Severe hot and dry "devil winds" kicked up on Sunday in fire-ravaged southern California and more winds were expected in the north, fanning the flames of wildfires that have killed at least 25 people.
"This is getting bad," said Marc Chenard, a meteorologist with the National Weather Service's Weather Prediction Centre.
"We'll get sustained winds of up to 40mph [64kph] and gusts between 60mph and 70mph," he said, of the Santa Ana "devil wind" hitting the Los Angeles area.
The Woolsey Fire has been burning since Thursday in the tinder-dry canyon of Ventura County and has claimed two lives.
The air-masses blowing across the western deserts in the United States, including Death Valley, towards the coast are expected to bring the sustained high winds at least until Tuesday, Mr Chenard said.
"It's nothing but bad news."
Additional winds will blow across the Sierra Nevada foothills in northern California near Sacramento, where the so-called Camp Fire has claimed 23 lives.
The Camp Fire burned down more than 6,700 homes and businesses in Paradise, more structures than any other California wildfire on record, and the death toll, which could rise, also makes it one of the deadliest.
Only the Griffith Park Fire in 1933 and Tunnel Fire in 1991 have claimed more lives.
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Several of the bodies discovered earlier this week were found in or near burnt cars, police said. The flames descended on Paradise so fast that many people were forced to abandon their vehicles and run for their lives down the only road through the mountain town.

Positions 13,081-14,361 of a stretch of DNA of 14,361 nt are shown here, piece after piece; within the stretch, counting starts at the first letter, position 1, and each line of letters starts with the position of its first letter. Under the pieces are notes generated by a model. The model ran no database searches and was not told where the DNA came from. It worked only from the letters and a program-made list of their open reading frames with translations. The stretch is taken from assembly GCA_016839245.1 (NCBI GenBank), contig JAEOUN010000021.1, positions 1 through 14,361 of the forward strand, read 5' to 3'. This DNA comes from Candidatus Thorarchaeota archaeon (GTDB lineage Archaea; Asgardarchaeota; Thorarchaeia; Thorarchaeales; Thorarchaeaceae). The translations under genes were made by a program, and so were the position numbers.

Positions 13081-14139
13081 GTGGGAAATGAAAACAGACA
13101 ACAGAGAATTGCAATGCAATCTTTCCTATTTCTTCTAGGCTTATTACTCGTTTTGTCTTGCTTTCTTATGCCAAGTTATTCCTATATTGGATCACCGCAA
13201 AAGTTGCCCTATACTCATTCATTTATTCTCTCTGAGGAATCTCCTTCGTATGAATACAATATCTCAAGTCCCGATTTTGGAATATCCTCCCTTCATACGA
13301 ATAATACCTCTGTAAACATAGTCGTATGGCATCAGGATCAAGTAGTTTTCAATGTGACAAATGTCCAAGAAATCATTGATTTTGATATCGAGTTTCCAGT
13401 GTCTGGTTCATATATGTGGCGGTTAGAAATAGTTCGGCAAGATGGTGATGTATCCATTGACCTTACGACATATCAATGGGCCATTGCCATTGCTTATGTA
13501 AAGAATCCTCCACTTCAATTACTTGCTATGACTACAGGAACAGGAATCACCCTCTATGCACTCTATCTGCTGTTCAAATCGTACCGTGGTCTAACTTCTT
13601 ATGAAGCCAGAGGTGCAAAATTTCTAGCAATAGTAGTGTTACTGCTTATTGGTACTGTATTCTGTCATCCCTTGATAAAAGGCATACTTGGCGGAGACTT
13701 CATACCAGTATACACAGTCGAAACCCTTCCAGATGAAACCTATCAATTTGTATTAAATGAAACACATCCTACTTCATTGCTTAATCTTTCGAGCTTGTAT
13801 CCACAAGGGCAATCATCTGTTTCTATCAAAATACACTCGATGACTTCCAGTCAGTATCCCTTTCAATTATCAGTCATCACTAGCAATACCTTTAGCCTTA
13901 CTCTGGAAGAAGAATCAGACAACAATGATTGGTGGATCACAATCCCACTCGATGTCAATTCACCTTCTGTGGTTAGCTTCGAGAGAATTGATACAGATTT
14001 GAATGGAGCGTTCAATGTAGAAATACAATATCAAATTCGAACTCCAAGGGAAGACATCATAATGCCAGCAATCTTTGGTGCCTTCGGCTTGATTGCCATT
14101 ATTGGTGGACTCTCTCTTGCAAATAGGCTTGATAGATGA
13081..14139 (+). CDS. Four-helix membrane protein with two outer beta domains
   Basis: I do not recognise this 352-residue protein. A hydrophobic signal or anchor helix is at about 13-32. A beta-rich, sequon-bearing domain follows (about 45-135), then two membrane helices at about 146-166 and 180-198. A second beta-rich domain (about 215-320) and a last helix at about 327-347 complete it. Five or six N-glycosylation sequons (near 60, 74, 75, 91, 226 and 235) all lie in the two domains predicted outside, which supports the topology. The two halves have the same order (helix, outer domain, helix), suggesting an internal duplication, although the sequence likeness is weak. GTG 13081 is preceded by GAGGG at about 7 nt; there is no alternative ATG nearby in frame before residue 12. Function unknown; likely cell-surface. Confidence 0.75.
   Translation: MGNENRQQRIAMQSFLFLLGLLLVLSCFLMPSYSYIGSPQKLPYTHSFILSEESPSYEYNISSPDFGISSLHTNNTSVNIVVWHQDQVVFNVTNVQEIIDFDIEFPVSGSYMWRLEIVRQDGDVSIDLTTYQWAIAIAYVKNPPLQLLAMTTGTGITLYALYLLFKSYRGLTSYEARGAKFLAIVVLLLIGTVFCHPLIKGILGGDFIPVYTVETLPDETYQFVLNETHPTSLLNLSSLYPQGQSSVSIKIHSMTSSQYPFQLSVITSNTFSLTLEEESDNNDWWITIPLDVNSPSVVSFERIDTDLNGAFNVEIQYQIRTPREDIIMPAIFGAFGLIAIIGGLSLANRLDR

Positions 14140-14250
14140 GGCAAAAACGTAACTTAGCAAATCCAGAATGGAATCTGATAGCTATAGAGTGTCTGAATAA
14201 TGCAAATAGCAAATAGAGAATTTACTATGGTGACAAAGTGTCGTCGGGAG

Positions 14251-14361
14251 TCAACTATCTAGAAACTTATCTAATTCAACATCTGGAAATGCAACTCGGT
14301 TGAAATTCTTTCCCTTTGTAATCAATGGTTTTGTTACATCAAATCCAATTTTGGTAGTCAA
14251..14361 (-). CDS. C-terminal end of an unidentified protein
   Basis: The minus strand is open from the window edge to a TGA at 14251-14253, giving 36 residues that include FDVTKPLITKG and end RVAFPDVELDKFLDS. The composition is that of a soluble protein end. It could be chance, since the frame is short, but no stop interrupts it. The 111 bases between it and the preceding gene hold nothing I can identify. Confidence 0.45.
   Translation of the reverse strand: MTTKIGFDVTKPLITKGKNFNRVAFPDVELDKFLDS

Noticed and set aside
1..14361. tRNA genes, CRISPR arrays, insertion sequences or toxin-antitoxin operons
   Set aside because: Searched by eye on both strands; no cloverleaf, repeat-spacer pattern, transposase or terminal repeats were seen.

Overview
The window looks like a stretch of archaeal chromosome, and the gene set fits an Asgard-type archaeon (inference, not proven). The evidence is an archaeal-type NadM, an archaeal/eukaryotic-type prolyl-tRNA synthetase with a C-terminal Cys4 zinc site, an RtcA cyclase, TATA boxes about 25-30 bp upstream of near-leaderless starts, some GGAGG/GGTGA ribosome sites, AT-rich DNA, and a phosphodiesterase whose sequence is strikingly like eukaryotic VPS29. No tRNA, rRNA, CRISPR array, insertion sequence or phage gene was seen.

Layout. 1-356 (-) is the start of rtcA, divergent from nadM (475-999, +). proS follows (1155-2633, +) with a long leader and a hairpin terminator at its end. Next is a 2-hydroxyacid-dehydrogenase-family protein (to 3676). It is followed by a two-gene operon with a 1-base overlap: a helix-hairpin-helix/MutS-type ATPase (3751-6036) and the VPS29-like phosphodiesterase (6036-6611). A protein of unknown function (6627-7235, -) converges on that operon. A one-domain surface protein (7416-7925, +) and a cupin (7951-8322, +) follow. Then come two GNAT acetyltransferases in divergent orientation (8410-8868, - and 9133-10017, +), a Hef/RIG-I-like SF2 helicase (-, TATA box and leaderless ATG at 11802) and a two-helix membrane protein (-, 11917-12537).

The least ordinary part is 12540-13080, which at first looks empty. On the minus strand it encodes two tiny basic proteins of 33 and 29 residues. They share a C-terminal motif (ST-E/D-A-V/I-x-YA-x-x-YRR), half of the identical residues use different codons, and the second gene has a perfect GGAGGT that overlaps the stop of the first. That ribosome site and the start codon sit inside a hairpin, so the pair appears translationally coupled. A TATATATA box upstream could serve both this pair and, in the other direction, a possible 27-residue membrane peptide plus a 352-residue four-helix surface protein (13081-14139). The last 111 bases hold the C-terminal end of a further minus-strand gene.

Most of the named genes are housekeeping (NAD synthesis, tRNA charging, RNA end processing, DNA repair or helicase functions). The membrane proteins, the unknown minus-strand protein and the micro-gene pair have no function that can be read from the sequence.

An additional 35 people have been reported missing and three firefighters were injured. It was not immediately clear if any of the missing were among those found dead.
As of Saturday night, the Camp Fire had charred more than 40,500 hectares at the edge of the Plumas National Forest. Crews had cut containment lines around 20 per cent of the blaze.
About 800 kilometres to the south, the Woolsey Fire burning in the foothills above Malibu doubled in size from Friday night into Sunday. The fire threatens thousands of homes and triggered mandatory evacuation orders for a quarter of a million people in city as well as other communities in Los Angeles and Ventura counties.
The fire has destroyed 177 homes and other structures, and burned through more than 33,000 hectares as of late Saturday, officials said.
"Our firefighters have been facing some extreme, tough fire conditions that they said they've never seen in their lives," said Los Angeles County fire chief Daryl Osby.
US President Donald Trump weighed in on the emergency during a trip to France and said in a Twitter post on Sunday: "With proper Forest Management, we can stop the devastation constantly going on in California. Get Smart!"
Mr Trump, a Republican, has previously blamed California officials for fires and threatened to withhold funding, saying the state should do more to remove rotten trees and other debris that fuel blazes.
State officials have blamed climate change and say many of the fires were in federally-managed lands.
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